Mondays with Morgan is a column in LondonJazz News written by Morgan Enos, a music journalist based in Hackensack, New Jersey. Therein, he dives deep into the jazz that moves him – his main focus being the scene in nearby New York City.
This week, Enos spoke with guitarist and composer John Scofield, whose nearly half-century-long career has seen him collaborate with Miles Davis, Herbie Hencock, Pat Metheny, and many other fellow top-flight practitioners of the music.
Scofield’s new album, Uncle John’s Band, which features bassist Vicente Archer and drummer Bill Stewart, is available now via ECM Records.
Before you ask: no, sorry, Uncle John’s Band isn’t John Scofield’s out-of-nowhere Grateful Dead tribute album. He’s quick to clarify this in its accompanying minidoc [see video below], and he reiterates it over Zoom, as his lovably noisy dogs vie for his attention behind him.
No, the old Dead chestnut – recorded for their 1970 classic Workingman’s Dead – is but the closer on an inspired 14-song programme which ping-pongs between originals (like “Back in Time”), standards (like “Stairway to the Stars”), and folk-rock classics (like Bob Dylan’s “Mr. Tambourine Man” and Neil Young’s “Old Man.”). His name is John, and it’s his band; when it came to pick a title, who among us could resist? But Scofield’s evocation of the tune is far more than a matter of winking self-referentiality.
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Because while Grateful Dead were the ultimate jam band, they were also far more than that. From bluegrass to Buddy Holly, from Dylan to disco, they came to possess a 360° vantage of American musics. Much like a certain, 71-year-old living legend of the jazz guitar.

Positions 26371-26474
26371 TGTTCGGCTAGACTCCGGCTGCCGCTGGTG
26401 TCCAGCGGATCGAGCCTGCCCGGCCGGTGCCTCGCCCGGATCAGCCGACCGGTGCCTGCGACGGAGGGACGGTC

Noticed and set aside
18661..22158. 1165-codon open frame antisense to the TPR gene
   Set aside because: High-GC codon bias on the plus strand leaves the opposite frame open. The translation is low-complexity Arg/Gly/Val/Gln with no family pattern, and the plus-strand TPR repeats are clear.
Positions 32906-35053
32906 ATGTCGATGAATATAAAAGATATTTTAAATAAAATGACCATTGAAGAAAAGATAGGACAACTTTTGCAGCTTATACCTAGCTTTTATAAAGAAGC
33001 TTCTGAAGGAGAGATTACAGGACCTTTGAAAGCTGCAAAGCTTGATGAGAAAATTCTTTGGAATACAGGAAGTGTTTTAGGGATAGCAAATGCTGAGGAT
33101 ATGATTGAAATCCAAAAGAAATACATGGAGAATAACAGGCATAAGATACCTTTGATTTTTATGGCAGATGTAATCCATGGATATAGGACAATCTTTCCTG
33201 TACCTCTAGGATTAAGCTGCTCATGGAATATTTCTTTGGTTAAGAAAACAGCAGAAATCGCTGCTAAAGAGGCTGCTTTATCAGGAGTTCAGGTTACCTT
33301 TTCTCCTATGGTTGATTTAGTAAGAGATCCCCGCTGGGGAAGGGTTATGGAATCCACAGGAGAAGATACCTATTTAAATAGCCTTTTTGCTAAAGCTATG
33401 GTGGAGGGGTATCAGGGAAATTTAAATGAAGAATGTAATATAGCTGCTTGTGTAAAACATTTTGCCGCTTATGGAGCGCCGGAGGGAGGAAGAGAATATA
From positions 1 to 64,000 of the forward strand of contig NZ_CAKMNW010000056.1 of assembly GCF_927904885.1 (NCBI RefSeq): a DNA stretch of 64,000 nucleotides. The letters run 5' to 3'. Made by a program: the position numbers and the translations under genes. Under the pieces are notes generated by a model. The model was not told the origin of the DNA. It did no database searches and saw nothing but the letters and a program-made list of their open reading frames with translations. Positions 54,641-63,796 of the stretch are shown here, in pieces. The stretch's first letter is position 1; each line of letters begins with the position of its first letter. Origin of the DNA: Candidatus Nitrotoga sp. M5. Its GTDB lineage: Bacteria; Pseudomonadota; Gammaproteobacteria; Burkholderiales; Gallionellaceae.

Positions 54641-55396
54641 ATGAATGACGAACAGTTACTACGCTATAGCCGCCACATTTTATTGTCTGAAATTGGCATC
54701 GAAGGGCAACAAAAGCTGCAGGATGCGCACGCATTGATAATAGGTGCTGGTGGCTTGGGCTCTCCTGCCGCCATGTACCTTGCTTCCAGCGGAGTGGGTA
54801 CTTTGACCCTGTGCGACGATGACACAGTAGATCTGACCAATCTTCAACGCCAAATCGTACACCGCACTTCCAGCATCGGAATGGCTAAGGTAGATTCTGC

“The Dead were so exploratory and improvisation-oriented, and I love that about them,” Scofield tells LondonJazz. Like Garcia and company, he sought to transmute rootsy material into an improvisatory context – with his rock-leaning band Yankee Go Home, purveyors of Americana, folk and rock hits imbued with a jazzy tinge.
Their bassist is the revered Vicente Archer [see below for link to Morgan’s full interview with the bassist]; when ECM Records came knocking for a trio album, prodigious drummer Bill Stewart felt like the logical third point of the triangle. “We just needed a bunch of material,” Scofield says matter-of-factly. “No concept, really, other than just all the stuff that we played together that worked.”
Uncle John’s Band doesn’t just work. It feels as natural as breathing – as if Scofield spent a lifetime inhaling Americana, and this is what he eventually exhaled. Read on for an interview with Scofield about how it all happened.
LondonJazz News: Lay the groundwork as to how Uncle John’s Band came to be.
John Scofield: I’ve been playing with Bill Stewart for many years, and Vicente for the last four or five years.
I wanted to make another trio record, because I’ve been playing with those guys a lot. We just ended up playing all these different kinds of music – because we can, you know. They were tunes I liked, and that I had been playing over the years.
LJN: How did you rewire these well-worn tunes into vehicles for improvisation?
JS: Well, they have to work in that way. I have to be able to find a little section of the tune, or a chord progression in the tune, that gives us something to improvise on. But also, I have to really like the song.
With some of the tunes, like “Mr. Tambourine Man” and “Uncle John’s Band,” we just take the seed of the chord progression and play freely on it. In other words, we leave the chords. We just listen to each other and go other places in a free jazz way.
And with others – like Neil Young’s “Old Man” – they have a really cool chord progression for just one of the sections of the song. So after we play the song, then improvise over this one little [section].
We stick with that, because – as in this case – it’s an interesting, rhythmic, six-bar phrase that Neil came up with, which is a little different from the normal rock tune.
LJN: Some dismiss standards as long since played out. But I think they’re as fresh as ever, as long as you charge them with imagination and heart. How did you approach the standards on Uncle John’s Band?
JS: You know, it’s more of a feel type thing. If you’ve heard a million guys playing that song over and over again, it might well be a little shopworn. But when you play it, if you feel it, then it works.
As with all these songs on the record, they just spark an interest in me, and in the other guys, so that we want to play it. It’s really almost instinctual.